Nitish has edge in agrarian crisis
by Sandhya Jain on 07 Apr 2015 17 Comments

Inclement weather has wreaked havoc on the winter harvest in large parts of northern India, aggravating rural indebtedness, triggering farmer suicides, and ending the period of quiescence that follows the ascent of a new regime. Prime Minister Narendra Modi acknowledged as much when he dwelt on farmers’ issues at the Bengaluru rally and national executive meeting, even as party president Amit Shah shrugged aside the Delhi defeat and signalled a focus on Bihar, where elections are due in November.


The agrarian crisis highlights the fact that most of India is rural, and depends upon seasonal harvests. This is especially true of Bihar and Uttar Pradesh, which the BJP hopes to win to consolidate its rule. The rains, missteps over the land acquisition Bill, loose talk by members of the Bharatiya Janata Party-Rashtriya Swayamsevak Sangh-Vishva Hindu Parishad, and a united Opposition have turned a potential walkover into an uphill task.


The Bihar Chief Minister holds an ace that could stump Mr Modi in the agrarian sweepstakes. As Chief Minister in March 2011, Nitish Kumar objected to field trials of genetically modified maize taking place in Bihar without informing his government or getting clearance from the Union Ministry of Agriculture. He held a multinational seed corporation, the Indian Council of Agricultural Research and the Union Environment Ministry’s Genetic Engineering Appraisal Committee responsible. This shows the extent to which the ‘GM lobby’ has infiltrated key institutions in an area that impacts the health of people, cattle, and the environment.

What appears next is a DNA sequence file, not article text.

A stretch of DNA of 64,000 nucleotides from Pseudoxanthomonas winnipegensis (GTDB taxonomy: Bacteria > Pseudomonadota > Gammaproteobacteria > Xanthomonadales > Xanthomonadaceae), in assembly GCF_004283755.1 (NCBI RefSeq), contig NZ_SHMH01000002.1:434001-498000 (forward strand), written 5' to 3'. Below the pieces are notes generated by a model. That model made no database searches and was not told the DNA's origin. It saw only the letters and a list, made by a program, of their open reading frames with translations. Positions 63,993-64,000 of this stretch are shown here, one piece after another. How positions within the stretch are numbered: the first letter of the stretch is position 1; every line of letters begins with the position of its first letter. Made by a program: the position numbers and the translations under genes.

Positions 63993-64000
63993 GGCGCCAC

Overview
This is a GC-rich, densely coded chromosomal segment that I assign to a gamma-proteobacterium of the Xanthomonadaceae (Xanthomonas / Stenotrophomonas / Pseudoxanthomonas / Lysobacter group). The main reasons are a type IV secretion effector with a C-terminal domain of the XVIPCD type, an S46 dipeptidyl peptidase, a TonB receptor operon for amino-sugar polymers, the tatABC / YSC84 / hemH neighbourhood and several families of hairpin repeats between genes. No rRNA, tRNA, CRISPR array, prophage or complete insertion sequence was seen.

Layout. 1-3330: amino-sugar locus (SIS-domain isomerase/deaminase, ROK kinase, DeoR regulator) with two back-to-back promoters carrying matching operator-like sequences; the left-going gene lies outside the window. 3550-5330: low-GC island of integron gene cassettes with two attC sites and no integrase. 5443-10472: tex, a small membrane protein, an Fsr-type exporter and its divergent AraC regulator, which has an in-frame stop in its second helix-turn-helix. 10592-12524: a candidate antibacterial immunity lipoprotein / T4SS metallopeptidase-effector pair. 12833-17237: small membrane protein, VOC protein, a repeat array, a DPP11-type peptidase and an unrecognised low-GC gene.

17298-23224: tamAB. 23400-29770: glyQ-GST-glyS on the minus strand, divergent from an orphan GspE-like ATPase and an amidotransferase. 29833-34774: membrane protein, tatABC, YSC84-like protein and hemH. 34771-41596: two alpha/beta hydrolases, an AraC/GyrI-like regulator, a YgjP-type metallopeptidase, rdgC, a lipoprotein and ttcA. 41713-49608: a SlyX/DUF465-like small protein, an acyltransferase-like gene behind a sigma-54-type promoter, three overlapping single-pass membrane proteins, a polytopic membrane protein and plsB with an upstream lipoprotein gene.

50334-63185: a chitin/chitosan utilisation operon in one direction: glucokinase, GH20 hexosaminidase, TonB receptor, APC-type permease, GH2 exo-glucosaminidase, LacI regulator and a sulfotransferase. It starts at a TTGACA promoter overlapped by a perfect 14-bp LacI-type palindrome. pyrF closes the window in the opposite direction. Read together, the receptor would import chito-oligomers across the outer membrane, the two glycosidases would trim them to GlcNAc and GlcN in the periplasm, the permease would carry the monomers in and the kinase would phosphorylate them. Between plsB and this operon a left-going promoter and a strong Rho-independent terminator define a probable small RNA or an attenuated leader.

Mr Kumar protested that ICAR’s experimental farms did not keep the mandatory ‘isolation distance,’ exposing other fields to contamination. Then Union Environment Minister Jairam Ramesh ordered the Genetic Engineering Approval Committee to stop the trials and placed an official moratorium on trials once he understood the dangers.


The GM controversy can tarnish Mr Modi’s image as a pro-poor, pro-farmer leader. Without urgent remedial measures, as in the case of health warnings on tobacco products, the Opposition campaign in rural areas could turn into personal calumny against the Prime Minister as ‘pro-multinational’ and anti-farmer. The Left has studied the work of Western scientists and environmentalists on this subject; Left-leaning activists organise the grassroots resistance to GM seeds; they can go ballistic in fifth gear at a moment’s notice.


Informed public opinion across the country opposes genetically modified organisms. Farmers and citizens are aware of the ills of the pesticide-fertiliser-laced ‘green revolution’, which have never been scientifically studied. Yet a cursory look shows the ruination of once fertile soils, pollution of ground water, and the rise in incidence of various diseases. In America, a recent study found that antibiotics in cattle feed have created antibiotic-resistant bacteria (superbugs) that are spreading to humans via air, water and meat. GMOs cause superbugs, superweeds and environmental pollution; a new ‘mad cow’ disease could be in the offing. This is why there is growing enthusiasm for organic foods, yoga and ayurveda. The haste with which the GEAC approved and the Centre defended open field trials has dented the regime’s credibility.